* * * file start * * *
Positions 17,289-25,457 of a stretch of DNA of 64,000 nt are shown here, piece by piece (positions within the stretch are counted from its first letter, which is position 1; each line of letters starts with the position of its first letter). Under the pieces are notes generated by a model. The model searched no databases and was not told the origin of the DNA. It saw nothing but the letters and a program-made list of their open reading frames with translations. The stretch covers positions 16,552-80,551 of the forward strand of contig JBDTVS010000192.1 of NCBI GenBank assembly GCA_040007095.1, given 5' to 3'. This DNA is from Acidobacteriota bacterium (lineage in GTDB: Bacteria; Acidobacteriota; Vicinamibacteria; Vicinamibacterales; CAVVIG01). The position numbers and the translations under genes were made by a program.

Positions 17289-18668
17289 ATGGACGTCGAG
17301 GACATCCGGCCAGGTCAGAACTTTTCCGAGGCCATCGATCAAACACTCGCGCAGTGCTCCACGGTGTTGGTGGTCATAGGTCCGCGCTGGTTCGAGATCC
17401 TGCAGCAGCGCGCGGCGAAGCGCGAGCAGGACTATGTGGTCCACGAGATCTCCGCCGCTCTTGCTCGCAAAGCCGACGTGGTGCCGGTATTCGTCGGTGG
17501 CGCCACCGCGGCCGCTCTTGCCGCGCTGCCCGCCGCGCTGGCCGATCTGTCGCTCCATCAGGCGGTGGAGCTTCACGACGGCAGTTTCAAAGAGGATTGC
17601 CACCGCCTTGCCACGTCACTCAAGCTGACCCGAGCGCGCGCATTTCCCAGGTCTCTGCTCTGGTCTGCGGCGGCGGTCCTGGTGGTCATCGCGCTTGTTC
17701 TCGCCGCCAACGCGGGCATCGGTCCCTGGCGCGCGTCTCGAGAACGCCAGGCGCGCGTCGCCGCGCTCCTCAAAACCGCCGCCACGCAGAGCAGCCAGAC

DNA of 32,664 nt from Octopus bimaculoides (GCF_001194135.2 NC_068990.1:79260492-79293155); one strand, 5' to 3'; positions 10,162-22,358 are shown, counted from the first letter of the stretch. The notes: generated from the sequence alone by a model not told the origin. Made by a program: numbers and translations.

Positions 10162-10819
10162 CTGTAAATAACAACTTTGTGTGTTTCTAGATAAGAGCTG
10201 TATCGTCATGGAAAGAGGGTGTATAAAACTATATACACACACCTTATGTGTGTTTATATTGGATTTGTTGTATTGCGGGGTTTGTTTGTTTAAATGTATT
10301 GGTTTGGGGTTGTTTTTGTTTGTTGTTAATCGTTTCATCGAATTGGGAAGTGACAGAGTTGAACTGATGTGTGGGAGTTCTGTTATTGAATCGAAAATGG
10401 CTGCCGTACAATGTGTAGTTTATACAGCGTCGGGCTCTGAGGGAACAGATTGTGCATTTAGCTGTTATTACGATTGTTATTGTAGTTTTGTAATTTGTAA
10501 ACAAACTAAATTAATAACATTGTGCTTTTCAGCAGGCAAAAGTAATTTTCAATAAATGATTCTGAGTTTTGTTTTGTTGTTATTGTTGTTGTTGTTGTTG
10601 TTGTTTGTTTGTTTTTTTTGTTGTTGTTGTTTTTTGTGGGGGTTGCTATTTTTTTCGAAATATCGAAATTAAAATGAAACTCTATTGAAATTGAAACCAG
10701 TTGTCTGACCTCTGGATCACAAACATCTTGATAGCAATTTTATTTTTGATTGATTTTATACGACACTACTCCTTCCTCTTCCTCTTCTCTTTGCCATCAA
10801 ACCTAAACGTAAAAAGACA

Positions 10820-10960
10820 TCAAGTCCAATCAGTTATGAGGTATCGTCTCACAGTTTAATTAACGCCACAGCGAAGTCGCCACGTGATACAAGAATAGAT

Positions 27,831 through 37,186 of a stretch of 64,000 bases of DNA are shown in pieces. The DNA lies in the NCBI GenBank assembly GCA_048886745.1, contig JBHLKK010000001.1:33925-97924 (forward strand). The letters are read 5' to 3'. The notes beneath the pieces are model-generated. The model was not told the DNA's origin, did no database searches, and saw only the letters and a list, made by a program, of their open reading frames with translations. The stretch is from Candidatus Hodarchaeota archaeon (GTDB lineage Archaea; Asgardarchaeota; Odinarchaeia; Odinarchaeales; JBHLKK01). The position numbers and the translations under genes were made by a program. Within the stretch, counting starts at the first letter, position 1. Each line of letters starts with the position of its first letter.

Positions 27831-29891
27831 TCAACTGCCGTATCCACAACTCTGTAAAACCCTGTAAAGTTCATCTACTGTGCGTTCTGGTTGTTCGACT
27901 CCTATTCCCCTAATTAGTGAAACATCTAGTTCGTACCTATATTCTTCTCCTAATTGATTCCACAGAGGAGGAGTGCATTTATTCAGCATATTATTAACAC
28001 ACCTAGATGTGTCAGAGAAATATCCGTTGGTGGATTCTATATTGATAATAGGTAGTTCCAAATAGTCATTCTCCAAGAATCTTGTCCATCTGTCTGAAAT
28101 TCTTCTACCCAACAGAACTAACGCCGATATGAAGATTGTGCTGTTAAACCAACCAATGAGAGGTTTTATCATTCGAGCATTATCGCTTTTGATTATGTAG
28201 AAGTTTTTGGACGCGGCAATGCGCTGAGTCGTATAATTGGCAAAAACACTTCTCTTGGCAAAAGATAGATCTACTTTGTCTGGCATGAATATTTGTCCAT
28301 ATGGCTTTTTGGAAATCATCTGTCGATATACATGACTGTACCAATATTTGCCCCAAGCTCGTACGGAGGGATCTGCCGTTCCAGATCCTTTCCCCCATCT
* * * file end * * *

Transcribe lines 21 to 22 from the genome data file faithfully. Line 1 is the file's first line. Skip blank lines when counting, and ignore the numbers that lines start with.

Positions 27,831 through 37,186 of a stretch of 64,000 bases of DNA are shown in pieces. The DNA lies in the NCBI GenBank assembly GCA_048886745.1, contig JBHLKK010000001.1:33925-97924 (forward strand). The letters are read 5' to 3'. The notes beneath the pieces are model-generated. The model was not told the DNA's origin, did no database searches, and saw only the letters and a list, made by a program, of their open reading frames with translations. The stretch is from Candidatus Hodarchaeota archaeon (GTDB lineage Archaea; Asgardarchaeota; Odinarchaeia; Odinarchaeales; JBHLKK01). The position numbers and the translations under genes were made by a program. Within the stretch, counting starts at the first letter, position 1. Each line of letters starts with the position of its first letter.

Positions 27831-29891